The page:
Andang, M. et al. Histone H2AX-dependent GABAA receptor regulation of stem cell proliferation. Nature 451, 460–464 (2008)
Fernando, R. N. et al. Cell cycle restriction by histone H2AX limits proliferation of adult neural stem cells. Proc. Natl Acad. Sci. USA 108, 5837–5842 (2011)
Lolova, I. & Davidoff, M. Age-related morphological and morphometrical changes in parvalbumin- and calbindin-immunoreactive neurons in the rat hippocampal formation. Mech. Ageing Dev. 66, 195–211 (1992)
Satoh, J., Tabira, T., Sano, M., Nakayama, H. & Tateishi, J. Parvalbumin-immunoreactive neurons in the human central nervous system are decreased in Alzheimer’s disease. Acta Neuropathol. 81, 388–395 (1991)
Masiulis, I., Yun, S. & Eisch, A. J. The interesting interplay between interneurons and adult hippocampal neurogenesis. Mol. Neurobiol. 44, 287–302 (2011)
Knable, M. B., Barci, B. M., Webster, M. J., Meador-Woodruff, J. & Torrey, E. F. Molecular abnormalities of the hippocampus in severe psychiatric illness: postmortem findings from the Stanley Neuropathology Consortium. Mol. Psychiatry 9, 609–620 (2004)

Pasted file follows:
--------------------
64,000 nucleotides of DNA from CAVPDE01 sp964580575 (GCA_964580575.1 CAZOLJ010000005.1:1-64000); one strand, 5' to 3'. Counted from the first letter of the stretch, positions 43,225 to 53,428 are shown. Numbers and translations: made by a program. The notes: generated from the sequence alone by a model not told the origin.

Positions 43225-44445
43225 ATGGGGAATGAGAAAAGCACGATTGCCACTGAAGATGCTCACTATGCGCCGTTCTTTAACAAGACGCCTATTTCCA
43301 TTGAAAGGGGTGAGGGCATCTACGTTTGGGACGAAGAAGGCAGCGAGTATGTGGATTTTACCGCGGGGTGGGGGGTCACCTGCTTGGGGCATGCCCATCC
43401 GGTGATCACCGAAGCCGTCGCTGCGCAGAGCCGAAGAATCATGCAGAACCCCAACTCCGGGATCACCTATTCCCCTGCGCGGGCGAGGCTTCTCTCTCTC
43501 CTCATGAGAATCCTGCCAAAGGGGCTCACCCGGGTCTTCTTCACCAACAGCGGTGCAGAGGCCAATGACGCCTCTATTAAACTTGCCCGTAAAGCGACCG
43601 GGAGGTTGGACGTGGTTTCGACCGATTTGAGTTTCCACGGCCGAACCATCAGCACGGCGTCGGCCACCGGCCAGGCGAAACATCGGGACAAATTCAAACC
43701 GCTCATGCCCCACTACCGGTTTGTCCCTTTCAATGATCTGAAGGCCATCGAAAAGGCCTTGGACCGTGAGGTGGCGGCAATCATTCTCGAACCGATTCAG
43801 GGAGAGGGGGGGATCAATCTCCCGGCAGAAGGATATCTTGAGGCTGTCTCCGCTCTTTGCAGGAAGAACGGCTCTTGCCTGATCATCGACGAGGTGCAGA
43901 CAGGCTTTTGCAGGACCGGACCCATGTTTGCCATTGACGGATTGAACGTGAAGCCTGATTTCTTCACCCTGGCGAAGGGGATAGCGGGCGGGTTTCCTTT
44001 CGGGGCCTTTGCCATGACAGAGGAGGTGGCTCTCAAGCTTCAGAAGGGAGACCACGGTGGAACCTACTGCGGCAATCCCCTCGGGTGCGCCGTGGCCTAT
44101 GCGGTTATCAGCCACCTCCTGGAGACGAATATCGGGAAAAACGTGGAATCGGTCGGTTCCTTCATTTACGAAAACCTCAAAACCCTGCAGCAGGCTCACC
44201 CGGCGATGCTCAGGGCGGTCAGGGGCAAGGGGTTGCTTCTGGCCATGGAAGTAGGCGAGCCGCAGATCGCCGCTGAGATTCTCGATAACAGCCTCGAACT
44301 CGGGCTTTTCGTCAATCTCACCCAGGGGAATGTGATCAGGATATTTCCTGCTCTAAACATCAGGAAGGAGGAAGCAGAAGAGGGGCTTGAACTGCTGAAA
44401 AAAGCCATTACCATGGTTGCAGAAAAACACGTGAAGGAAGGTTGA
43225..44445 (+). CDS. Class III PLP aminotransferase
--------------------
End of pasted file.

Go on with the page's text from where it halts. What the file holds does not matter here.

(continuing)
Gonzalez-Burgos, G., Fish, K. N. & Lewis, D. A. GABA neuron alterations, cortical circuit dysfunction and cognitive deficits in schizophrenia. Neural Plast. 2011, 723184 (2011)
Andre, V., Marescaux, C., Nehlig, A. & Fritschy, J. M. Alterations of hippocampal GABAergic system contribute to development of spontaneous recurrent seizures in the rat lithium-pilocarpine model of temporal lobe epilepsy. Hippocampus 11, 452–468 (2001)
Schweizer, C. et al. The γ2 subunit of GABAA receptors is required for maintenance of receptors at mature synapses. Mol. Cell. Neurosci. 24, 442–450 (2003)
Ge, S. et al. GABA regulates synaptic integration of newly generated neurons in the adult brain. Nature 439, 589–593 (2006)
Kim, J. Y. et al. DISC1 regulates new neuron development in the adult brain via modulation of AKT-mTOR signaling through KIAA1212. Neuron 63, 761–773 (2009)
Schneider Gasser, E. M. et al. Immunofluorescence in brain sections: simultaneous detection of presynaptic and postsynaptic proteins in identified neurons. Nature Protocols 1, 1887–1897 (2006)